“This is a watershed year (because) when the federal government passed their tax reform, that really put a lot of pressure on us to do something,” Feenstra said. “Now it is our time to act.”
Addressing the controversial transition from a state-run Medicaid program to a privately run, patient-centered approach similar to that in 39 other states, Reynolds allowed that mistakes have been made.
However, it was “a change that needed to be made” to stem the rising cost of providing health services to more than 600,000 low-income Iowans, many of them children or elderly.
She conceded the projected savings of $47 million is far less than estimated when Branstad made the change nearly two years ago.
However, she said, the Department of Human Services director she hired “has the passion, and — most importantly — the compassion to make this work,” and the state’s new Medicaid director has the experience “to get things turned around.”
Republican lawmakers stood and clapped with Democrats when Reynolds spoke of mistakes in the transition because, Upmeyer said, they, too, want to see improvements in the delivery of health services to their constituents.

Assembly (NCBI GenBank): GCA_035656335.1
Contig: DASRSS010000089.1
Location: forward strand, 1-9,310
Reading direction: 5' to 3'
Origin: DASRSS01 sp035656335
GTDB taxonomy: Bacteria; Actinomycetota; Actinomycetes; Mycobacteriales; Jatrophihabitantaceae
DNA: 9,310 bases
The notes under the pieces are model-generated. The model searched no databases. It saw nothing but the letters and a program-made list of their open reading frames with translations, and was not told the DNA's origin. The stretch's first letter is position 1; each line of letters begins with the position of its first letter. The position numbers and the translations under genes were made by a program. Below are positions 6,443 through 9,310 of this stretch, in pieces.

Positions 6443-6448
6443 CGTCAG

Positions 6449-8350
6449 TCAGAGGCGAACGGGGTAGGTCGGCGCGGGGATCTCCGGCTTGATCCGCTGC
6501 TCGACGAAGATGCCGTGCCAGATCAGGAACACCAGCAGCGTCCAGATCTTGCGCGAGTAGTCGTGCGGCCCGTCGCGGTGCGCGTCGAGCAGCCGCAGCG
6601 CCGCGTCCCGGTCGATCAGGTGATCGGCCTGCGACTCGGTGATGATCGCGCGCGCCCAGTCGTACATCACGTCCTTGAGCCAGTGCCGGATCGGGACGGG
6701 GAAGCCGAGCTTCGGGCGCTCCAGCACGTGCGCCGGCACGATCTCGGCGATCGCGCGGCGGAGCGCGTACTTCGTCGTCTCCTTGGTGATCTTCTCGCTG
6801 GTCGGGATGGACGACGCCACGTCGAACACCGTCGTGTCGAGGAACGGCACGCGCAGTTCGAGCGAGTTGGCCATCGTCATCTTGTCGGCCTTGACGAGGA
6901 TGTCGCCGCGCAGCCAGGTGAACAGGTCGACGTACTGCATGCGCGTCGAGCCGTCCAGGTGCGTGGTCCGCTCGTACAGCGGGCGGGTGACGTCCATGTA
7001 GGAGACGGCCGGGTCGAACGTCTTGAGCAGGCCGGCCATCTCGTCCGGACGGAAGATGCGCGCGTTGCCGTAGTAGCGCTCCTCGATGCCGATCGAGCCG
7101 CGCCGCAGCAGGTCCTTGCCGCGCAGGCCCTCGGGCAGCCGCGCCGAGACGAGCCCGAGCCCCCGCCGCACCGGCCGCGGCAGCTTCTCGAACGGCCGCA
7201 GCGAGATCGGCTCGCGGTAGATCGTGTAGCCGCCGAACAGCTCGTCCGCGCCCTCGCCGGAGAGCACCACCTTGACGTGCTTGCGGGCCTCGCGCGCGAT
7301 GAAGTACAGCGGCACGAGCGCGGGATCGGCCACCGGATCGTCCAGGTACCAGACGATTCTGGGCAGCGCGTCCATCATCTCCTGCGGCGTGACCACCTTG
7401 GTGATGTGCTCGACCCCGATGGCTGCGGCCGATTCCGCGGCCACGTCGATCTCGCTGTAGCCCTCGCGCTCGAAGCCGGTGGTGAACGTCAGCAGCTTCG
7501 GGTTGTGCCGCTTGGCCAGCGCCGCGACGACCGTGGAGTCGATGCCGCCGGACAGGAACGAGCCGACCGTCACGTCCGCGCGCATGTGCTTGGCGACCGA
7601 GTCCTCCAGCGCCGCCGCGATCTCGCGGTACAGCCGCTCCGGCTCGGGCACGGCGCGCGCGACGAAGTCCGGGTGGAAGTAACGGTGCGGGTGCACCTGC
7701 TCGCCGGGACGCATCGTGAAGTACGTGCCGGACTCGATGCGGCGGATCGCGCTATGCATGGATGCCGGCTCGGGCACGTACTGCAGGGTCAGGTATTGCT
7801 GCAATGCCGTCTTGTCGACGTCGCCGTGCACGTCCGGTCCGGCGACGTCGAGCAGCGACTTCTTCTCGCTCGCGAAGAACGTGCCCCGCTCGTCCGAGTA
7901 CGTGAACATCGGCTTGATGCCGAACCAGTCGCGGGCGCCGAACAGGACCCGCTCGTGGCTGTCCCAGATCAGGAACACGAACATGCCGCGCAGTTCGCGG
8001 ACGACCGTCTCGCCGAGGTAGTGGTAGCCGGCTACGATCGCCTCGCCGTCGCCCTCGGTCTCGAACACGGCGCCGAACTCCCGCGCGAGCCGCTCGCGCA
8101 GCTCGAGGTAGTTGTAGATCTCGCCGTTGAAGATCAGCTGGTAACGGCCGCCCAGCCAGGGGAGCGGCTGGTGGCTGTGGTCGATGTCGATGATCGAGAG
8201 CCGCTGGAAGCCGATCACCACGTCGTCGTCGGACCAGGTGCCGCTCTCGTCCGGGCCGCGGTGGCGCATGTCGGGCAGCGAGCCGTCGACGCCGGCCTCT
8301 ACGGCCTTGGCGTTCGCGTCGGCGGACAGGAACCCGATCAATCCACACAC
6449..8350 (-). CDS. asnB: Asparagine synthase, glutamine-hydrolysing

“I think her commitment to solving some of our health care problems is one of the most inspirational things in her speech because we’ve all been hearing about the challenges that we’ve had facing us,” Upmeyer said.
Mascher was more cautious, but promised Democrats will “fight tooth and nail to make sure that we can get adequate funding for both our health care system and our Medicaid system as well as our mental health system.”
Reynolds also proposed partnering with the private sector to expand education and training opportunities for Iowa workers who lack necessary skills. Today, she said, just over half of Iowa’s workforce has training or education beyond high school. Reynolds wants to increase that to 70 percent.
Her plan calls for legislative approval of the Future Ready Iowa Act and $500,000 to expand programs like the one at the West Delaware school district in Manchester that teaches high school students vocational skills that lead directly to jobs in their communities.
Reynolds also included $1 million in her proposed budget to expand apprenticeship programs.
The governor offered to use state dollars to match private investment in an Iowa Employer Innovation Fund for training programs that best fit the needs of business and industry.
That was a highlight of the speech for Rep. Kirsten Running-Marquardt, D-Cedar Rapids. But, she said, the test will be “how are those words end up in actions, how are they going to be reflected in the budget.”